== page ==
February 22, 2024
  • Googled Invoice Finance Westpac? Why not give non-bank lenders a look?

    So, you’ve typed the words “invoice finance Westpac” into Google’s search box. No surprise. It’s a popular search term undoubtedly used by many Australian business owners needing cash flow support. Westpac, like the other big banks, offers invoice financing and we are not criticizing any of them. However, it’s worth pointing out that the Big Four aren’t the only companies in Australia providing this service. Below are 10 good reasons why you should, instead, consider using an independent non-bank lender to obtain invoice finance. Flexibility: Independent lenders are often more flexible with the terms they offer. That means they can tailor a solution specifically to your business needs, which big banks may not.Personalized service: Unlike larger institutions, small non-bank lenders can provide a more personalized and attentive service. They take the time to understand your business and its specific requirements. Speedy processing: If time is of the essence, non-bank lenders tend to offer faster approval and processing times, providing quicker access to much-needed funds, which could be crucial for your business. Competitive rates: Often, independent lenders can provide more competitive rates compared to what big banks typically offer, saving you money in the long run. Agility and innovation: Non-bank lenders are often more agile and open to innovative financing solutions compared to traditional banking institutions. This could mean more creative ways to support your business. Less red tape and bureaucracy: Smaller lenders often involve less bureaucracy and red tape, streamlining the invoice financing process and making it easier for you to access the funds you need. Effective communication: Non-bank lenders usually have clearer communication channels, leading to faster responses and better decision-making, which means less hassle for you. Specialized expertise: Small lenders often have specialized expertise in invoice financing, offering a depth of knowledge that larger banks may not possess. Tailored solutions: Independent lenders can tailor their offerings to meet specific industry needs, providing more targeted solutions compared to the one-size-fits-all approach of large banks. Supporting small businesses: Independent lenders are often more supportive of small and medium-sized enterprises, offering a more personalized approach to lending and working with you to help your business grow. So, if you’re looking for a more personalized, flexible, and supportive solution that meets your business’s unique needs, instead of typing “invoice finance Westpac” into the search box try this alternative “invoice finance my working capital”. That’s us and we’d love to show you what we can do for you.

    February 16, 2024
  • Boosting Cash Flow: Invoice Finance For Transport Firms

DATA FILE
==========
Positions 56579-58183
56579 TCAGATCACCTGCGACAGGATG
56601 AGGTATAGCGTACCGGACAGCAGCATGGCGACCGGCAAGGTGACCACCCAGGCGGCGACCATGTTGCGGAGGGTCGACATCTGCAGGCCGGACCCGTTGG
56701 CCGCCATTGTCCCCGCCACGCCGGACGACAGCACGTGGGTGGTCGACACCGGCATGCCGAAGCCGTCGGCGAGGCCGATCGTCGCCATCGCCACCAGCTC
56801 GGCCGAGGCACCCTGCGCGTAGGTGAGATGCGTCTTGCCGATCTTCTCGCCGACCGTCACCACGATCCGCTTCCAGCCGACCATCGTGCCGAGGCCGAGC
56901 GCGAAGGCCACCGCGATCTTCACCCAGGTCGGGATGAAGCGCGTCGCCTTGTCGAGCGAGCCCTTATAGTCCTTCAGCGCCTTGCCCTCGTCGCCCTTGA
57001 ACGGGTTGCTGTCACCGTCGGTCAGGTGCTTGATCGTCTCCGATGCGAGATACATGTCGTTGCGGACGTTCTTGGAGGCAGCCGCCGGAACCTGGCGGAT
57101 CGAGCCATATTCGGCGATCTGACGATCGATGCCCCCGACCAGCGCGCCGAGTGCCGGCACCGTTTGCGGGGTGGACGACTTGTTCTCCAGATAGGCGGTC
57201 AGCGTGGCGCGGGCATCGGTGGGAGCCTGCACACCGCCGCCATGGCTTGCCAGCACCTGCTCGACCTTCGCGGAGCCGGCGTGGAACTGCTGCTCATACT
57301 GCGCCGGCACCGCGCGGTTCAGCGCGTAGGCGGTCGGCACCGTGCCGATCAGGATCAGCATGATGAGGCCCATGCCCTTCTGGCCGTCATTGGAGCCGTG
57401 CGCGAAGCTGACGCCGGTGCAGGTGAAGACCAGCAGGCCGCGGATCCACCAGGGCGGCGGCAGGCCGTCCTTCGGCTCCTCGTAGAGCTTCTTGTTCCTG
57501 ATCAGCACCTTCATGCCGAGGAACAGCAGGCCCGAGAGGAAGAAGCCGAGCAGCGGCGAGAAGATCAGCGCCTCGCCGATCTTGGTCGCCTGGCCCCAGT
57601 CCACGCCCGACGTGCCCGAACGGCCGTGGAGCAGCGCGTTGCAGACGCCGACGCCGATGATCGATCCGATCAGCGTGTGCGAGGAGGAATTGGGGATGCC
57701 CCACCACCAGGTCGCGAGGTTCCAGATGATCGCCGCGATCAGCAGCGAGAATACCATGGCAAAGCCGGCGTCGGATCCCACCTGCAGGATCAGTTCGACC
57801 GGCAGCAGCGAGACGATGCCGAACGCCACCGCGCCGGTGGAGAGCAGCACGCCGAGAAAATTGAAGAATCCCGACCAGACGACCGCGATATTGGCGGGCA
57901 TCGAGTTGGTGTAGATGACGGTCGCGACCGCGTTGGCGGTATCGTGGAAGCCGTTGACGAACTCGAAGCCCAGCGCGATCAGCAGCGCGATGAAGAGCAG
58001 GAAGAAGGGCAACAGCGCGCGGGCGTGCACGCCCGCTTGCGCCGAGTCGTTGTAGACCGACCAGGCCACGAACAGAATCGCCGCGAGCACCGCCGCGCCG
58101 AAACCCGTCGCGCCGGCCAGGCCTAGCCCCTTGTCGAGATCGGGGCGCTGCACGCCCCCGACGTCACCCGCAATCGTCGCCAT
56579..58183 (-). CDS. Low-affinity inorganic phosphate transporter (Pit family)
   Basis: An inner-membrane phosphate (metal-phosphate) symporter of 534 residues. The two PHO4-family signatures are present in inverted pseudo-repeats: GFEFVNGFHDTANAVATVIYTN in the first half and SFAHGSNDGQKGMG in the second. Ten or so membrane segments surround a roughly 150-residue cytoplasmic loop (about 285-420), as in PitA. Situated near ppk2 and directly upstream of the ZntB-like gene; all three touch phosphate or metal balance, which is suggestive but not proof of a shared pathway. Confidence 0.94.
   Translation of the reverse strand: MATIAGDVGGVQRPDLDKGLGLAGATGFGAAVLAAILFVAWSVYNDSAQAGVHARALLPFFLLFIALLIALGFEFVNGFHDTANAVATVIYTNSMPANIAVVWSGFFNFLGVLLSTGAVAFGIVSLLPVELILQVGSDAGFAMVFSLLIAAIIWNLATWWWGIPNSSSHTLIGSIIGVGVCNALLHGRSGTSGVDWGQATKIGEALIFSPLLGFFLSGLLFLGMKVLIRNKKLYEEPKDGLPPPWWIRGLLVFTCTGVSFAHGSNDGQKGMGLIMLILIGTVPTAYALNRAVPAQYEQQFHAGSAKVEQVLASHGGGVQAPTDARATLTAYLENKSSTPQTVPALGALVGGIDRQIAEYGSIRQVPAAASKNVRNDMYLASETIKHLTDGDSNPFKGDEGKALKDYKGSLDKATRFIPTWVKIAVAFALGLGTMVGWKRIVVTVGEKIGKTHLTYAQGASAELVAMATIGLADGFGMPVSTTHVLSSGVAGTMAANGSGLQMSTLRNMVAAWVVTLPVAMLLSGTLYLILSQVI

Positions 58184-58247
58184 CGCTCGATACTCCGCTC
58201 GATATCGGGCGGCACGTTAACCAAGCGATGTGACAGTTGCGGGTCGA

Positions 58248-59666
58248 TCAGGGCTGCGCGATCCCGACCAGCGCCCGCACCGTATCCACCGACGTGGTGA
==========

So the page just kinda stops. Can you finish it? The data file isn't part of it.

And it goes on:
The heartbeat of all transport companies relies heavily on the smooth flow of operations and, of course, the timely payment by customers. Sadly, payment delays will often severely impact a company’s ability to meet its deadlines with damaging consequences for the business. In this case study, we will explain how single invoice finance for transport firms helped one company to overcome a cash flow speed bump and enabled it to efficiently optimise working capital to create growth. Payment Slow Lane Like many in the industry, the company’s operations and growth were hampered by the challenge of clients demanding extended payment terms.  While its trucks were always on the road ensuring that goods were delivered without fuss and on time, the invoices sent to clients were lingering in a slow lane. With fuel costs fluctuating and maintenance demands on the rise, the delayed payments took a toll on the company’s ability to meet its immediate financial obligations. The need for a solution was as urgent as a delivery deadline. Single Invoice Finance The solution it chose was single invoice finance which enabled the company’s managers to handpick specific invoices for immediate funding. In other words, instead of waiting weeks or months to receive payment from a client the company received funds from us pretty much straight away.   Follow this link for a detailed explanation of how invoice finance works Because the managers handpicked which invoices to be financed, the company retained control over its financial operations while addressing the pressing issue of delayed payments. By using invoice finance for transport firms, the company unlocked the liquidity needed to cover operational expenses, from fuel and maintenance to driver salaries and other overhead costs. Accelerating Success The impact of invoice financing was huge. The company experienced a newfound financial flexibility. The ability to choose which invoices to finance enabled the owners to optimise their cash flow strategically, ensuring that critical expenses were met promptly. Moreover, the improved cash flow allowed the firm to capitalize on new business opportunities. It could take on more shipments, invest in technology to streamline operations, and even negotiate better terms with its own suppliers. As the company grew and the amount in its receivables ledger increased, so did lts access to funds. To labour a pun, the company shifted from the slow lane of financial constraints to the fast track of growth and resilience. Key To Success The case study highlights how invoice finance for transport firms can serve as a lifeline for companies facing cash flow challenges. In the dynamic world of logistics, where timing is everything, having the ability to accelerate cash flow through selective invoice financing can be the key to success.